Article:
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IISER Pune’s new test can accurately measure loss of smell to help detect Covid — Lancet paper

Currently, most places conduct a quick temperature check to screen people for Covid-19. This test could help detect asymptomatic patients, IISER researchers write in Lancet paper.

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New Delhi: Scientists from the Indian Institute of Science Education and Research (IISER) Pune, in collaboration with the city’s BJ Medical College and Sassoon General Hospital, have developed a test that they claim can accurately measure a person’s ability to smell — a tool that could be vital in screening for asymptomatic Covid-19 patients.

Currently, most places conduct a quick temperature check to screen for people who may be carrying Covid infection.

However, several studies have shown that most Covid-positive patients develop no symptoms throughout the course of the disease. This may lead to ‘silent transmissions’.

According to IISER Pune researchers, a smell test may serve as a better indicator to identify people who might be suffering from Covid.

However, the sense of smell is subjective and difficult to quantify.

In their study published in The Lancet’s EClinicalMedicine journal, IISER researchers said they have designed an olfactory-action meter, which can measure how well a person is able to smell.

“Our instrument offers many advantages over the existing clinical methods for assessing olfaction. It delivers odors in a controlled fashion, assesses the olfactory health status in less than 20 minutes of testing, and can innocuously quantify deficits under infective conditions as it has built-in safety precautions to prevent cross-contamination,” said an IISER statement.

Also read: India could have bigger Covid peak next month if mask, social distancing rules aren’t followed

The research method

For this study, the team used 10 different odorous substances at different concentrations. The team connected an olfactory-action meter, a device that delivers odours through different channels with high precision, to 10 different odour reservoirs.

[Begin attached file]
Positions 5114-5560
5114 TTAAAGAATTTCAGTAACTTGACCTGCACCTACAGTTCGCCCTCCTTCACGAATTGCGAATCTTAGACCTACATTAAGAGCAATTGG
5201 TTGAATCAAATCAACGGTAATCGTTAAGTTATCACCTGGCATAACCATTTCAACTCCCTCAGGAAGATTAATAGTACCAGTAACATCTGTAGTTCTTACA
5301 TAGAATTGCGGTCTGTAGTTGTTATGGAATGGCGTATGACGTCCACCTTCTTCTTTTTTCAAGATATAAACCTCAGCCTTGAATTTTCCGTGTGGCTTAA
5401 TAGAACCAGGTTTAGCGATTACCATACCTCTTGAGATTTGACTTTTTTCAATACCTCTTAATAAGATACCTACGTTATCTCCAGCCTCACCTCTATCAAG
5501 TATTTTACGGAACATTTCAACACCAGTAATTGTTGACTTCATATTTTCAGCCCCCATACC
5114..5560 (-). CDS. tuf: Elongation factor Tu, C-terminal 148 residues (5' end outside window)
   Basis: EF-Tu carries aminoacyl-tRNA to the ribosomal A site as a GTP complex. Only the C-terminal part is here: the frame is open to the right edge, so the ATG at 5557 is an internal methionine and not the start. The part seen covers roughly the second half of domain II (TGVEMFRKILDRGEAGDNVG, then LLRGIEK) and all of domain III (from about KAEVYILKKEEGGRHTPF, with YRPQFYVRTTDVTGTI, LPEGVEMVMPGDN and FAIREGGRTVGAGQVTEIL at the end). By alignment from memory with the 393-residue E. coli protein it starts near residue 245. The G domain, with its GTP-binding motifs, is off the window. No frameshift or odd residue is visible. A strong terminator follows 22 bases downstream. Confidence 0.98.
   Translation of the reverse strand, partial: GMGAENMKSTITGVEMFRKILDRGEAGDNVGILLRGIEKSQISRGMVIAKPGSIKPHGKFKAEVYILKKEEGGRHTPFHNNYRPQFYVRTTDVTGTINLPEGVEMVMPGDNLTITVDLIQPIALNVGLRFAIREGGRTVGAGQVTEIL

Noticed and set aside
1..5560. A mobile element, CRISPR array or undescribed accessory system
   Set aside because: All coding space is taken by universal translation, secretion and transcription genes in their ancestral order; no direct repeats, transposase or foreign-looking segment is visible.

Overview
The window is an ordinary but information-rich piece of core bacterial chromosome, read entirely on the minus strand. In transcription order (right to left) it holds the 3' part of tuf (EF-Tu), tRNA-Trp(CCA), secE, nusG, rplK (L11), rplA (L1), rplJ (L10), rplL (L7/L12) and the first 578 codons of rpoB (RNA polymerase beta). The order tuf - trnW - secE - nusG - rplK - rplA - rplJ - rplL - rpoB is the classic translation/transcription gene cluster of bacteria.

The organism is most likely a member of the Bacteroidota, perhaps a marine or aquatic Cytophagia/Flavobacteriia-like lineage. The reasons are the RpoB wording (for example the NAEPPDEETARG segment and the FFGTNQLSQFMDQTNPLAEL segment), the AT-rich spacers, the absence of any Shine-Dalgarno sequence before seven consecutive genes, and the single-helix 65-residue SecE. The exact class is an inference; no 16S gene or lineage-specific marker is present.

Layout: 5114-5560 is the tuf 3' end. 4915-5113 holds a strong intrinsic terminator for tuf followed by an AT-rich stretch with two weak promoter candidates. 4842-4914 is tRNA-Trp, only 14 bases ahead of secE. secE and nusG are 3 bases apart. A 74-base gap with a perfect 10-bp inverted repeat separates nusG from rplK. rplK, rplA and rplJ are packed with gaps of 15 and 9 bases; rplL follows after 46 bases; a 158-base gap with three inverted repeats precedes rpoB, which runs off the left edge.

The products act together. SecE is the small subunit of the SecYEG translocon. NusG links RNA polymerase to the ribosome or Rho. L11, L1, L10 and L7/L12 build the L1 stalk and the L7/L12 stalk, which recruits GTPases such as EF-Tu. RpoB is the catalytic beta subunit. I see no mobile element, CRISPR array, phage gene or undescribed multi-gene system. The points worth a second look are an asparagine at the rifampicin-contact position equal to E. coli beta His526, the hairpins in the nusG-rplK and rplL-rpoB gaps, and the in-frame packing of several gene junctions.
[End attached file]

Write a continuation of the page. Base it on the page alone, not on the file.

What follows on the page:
As many as 37 healthy patients were asked to detect the odours at different concentrations. The test was continued till the healthy participants could detect each odour consecutively for two different concentrations. The lower concentration was taken as the threshold for a specific odorant.

The data allowed the team to generate an ‘olfactory function score’ for each individual.

The same test was then conducted among people who had tested positive for Covid. The scores of the two sets of participants were compared.

The team found detectable levels of smell function loss in 82 per cent of asymptomatic Covid carriers. However, only 15 per cent of the same set of patients self-reported a loss of smell.

This indicates that the test developed by the team can detect smell loss even if the patient themselves are not able to perceive it.

“The methods and parameters established by our study can potentially be translated into a sensitive, fast and economical olfaction-based screening assay that can be self-administered by large populations,” said the IISER statement.

Also read: ICMR cut-off for Covid reinfection arbitrary, could lead to missed cases, experts say


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